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7/5/2022 Trauma Informed Schools Act signed into law
STATE HOUSE – Legislation sponsored by Rep. Marcia Ranglin-Vassell and Sen. Sandra Cano to implement trauma-informed practices in schools throughout the state has been signed into law. 

The Trauma Informed Schools Act (2022-H 6667B2022-S 2556A), which was passed by the General Assembly June 23, directs the commissioner of elementary and secondary education to establish a trauma-informed schools implementation plan to support to support the academic, behavioral, social and emotional needs of all students. In a trauma-informed school, adults teaching or interacting with children are keenly aware of the implications of adverse childhood experiences and their implications to teaching and learning. They also reflect on their own teaching practices and use strategies that support students who may be experiencing trauma. 

 “Each and every one of us experiences trauma at some point in our lives, some more than others, and the trauma we experience as children can shape our lives forever. The difference that determines whether we are able to be resilient and recover is whether we are supported by those in our community,” said Representative Ranglin-Vassell (D-Dist. 5, Providence), who works as a teacher at E-Cubed Academy in Providence. “In schools, teachers like myself see kids suffering every day from the trauma they have experienced, particularly during the pandemic the last couple of years. The mental-emotional needs of our children need to be met with care, and teachers and staff need resources to know how they can respond in ways that are helpful.”

Said Senator Cano (D-Dist. 8, Pawtucket), “By passing the Trauma Informed Schools Act today, we are helping children and educators address the growing mental health concerns of children. This bill will also help our educators who often struggle to meet the needs of these children. By supporting students’ needs around the issues of trauma, we will help them come to school better prepared to learn and provide them with the opportunities they deserve to set them on the path for lifelong success.”

The new law aims to create school communities where all adults are prepared to recognize and respond to those who have been impacted by toxic stress and trauma. Students are provided with clear expectations and communication strategies to guide them through stressful situations. Trauma informed schools provide a safe, stable and supportive environment for students and staff and are welcoming and inclusive environments where all students can thrive.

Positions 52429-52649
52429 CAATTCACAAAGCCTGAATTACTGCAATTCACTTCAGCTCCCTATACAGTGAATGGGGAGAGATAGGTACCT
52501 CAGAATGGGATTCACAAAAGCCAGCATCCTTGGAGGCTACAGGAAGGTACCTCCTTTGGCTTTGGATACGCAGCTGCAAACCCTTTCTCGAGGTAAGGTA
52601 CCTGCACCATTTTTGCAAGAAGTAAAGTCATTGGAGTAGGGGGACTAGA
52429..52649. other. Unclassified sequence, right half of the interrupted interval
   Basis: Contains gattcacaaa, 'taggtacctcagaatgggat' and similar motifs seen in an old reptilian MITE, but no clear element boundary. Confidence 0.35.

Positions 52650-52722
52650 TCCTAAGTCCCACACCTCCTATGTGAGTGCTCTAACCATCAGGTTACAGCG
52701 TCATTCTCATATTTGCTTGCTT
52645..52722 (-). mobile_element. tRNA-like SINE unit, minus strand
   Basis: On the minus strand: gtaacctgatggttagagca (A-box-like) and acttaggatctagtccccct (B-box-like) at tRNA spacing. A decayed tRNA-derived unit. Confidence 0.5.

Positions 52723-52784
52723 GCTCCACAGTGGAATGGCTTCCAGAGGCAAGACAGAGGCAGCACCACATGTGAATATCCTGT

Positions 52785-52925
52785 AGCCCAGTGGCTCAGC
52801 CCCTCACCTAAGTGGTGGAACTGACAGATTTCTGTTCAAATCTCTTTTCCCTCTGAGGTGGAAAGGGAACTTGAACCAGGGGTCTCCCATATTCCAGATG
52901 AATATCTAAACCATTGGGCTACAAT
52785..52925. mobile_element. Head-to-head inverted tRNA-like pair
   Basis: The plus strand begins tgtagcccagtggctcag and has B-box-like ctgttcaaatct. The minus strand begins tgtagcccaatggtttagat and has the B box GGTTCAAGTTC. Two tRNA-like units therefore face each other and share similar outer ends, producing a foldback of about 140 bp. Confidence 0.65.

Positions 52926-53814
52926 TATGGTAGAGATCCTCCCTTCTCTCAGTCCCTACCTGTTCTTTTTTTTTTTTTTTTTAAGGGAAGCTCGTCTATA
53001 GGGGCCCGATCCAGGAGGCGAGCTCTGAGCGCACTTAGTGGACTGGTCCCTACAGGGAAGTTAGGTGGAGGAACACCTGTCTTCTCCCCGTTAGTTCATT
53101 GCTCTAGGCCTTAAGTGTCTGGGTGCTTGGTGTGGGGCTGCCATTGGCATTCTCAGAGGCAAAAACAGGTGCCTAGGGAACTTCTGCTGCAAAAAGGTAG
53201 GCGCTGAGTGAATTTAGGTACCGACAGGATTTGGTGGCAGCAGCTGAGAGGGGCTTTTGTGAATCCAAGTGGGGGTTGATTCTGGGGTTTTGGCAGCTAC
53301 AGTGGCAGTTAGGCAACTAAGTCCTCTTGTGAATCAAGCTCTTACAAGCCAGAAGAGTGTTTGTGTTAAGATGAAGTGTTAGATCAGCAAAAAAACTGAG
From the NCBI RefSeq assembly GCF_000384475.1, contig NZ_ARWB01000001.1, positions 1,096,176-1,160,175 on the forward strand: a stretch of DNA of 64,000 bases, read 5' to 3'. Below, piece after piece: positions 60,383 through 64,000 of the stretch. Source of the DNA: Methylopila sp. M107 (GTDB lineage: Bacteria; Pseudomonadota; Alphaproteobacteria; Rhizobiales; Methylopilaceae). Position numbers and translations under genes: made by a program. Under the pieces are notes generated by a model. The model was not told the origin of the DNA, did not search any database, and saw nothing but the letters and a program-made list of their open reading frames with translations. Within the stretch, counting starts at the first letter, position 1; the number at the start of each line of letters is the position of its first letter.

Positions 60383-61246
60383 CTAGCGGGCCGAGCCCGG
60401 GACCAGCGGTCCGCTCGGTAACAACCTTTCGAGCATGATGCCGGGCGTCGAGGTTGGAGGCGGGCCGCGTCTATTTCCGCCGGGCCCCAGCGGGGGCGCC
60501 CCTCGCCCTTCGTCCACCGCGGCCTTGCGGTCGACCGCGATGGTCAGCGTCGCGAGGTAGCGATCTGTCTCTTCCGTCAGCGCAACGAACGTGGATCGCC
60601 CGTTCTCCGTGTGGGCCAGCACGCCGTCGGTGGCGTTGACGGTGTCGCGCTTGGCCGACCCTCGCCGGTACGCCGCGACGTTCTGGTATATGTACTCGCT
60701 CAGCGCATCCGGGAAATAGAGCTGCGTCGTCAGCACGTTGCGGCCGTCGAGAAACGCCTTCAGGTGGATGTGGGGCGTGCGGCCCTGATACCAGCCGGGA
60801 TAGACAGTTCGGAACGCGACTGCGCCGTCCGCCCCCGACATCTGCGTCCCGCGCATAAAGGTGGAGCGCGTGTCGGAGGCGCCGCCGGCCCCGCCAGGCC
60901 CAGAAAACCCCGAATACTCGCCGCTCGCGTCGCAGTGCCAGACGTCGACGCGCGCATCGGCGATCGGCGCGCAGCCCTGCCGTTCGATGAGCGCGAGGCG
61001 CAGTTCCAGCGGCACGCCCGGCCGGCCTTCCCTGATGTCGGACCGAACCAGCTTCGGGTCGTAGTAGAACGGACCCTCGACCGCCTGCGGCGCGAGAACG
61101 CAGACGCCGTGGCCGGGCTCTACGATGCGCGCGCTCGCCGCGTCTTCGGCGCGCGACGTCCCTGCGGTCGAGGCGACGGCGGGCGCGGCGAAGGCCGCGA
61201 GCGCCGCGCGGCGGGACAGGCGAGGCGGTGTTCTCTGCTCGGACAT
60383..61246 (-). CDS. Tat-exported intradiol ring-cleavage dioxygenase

Under such practices, schools are to avoid harsh, punitive, or exclusionary disciplinary practices that erode the culture of trust, and instead use evidence-based restorative practices with a focus on behavior modifications and community. They are also to implement procedures to call skilled mental health personnel when there is mental health breakdown, and resort to law enforcement only in extreme cases, such as when the student is a risk for bodily harm or physical threat to themselves or other.

The bill creates a Trauma Informed Schools Act Commission to assist the Department of Elementary and Secondary Education with implementation of the act, help identify resources to help with carrying it out, and to continually review trauma-informed initiatives in schools across the state.

Representative Ranglin-Vassell, who has introduced the legislation for several years, and Senator Cano say that while childhood trauma has been a huge and growing issue affecting education for many years, the difficulties children have faced during the pandemic have brought it to the forefront of educators’ concerns in communities across Rhode Island.

In April, the Rhode Island chapter of the American Academy of Pediatrics and the Rhode Island Council of Child and Adolescent Psychiatry, alongside Hasbro Children’s Hospital and Bradley Hospital declared  a mental health state of emergency for Rhode Island children, saying  the “worsening crisis in child and adolescent mental health is inextricably tied to the stress brought on by COVID-19 and the ongoing struggle for racial justice and represents an acceleration of trends observed prior to 2020.”

The legislation was supported by the Department of Education, Rhode Island Kids Count, Rhode Island Developmental Disabilities Council, Mental Health Association of Rhode Island, Adoption Rhode Island, United Way of Rhode Island, State Treasurer Seth Magaziner, the American Civil Liberties Union Rhode Island, the City of Providence Health Communities Office, Rhode Island Chapter of Moms Demand Action for Gun Sense In America, Rhode Island Federation of Teachers and Health Professionals, Providence Teachers Union, National Education Association, Rhode Island Black Business Association, and Comprehensive Community Action Program. Parents, doctors and psychologists testified in favor of it in committee hearings.

For more information, contact:
Meredyth R. Whitty, Publicist
State House Room 20
Providence, RI 02903
(401) 222-1923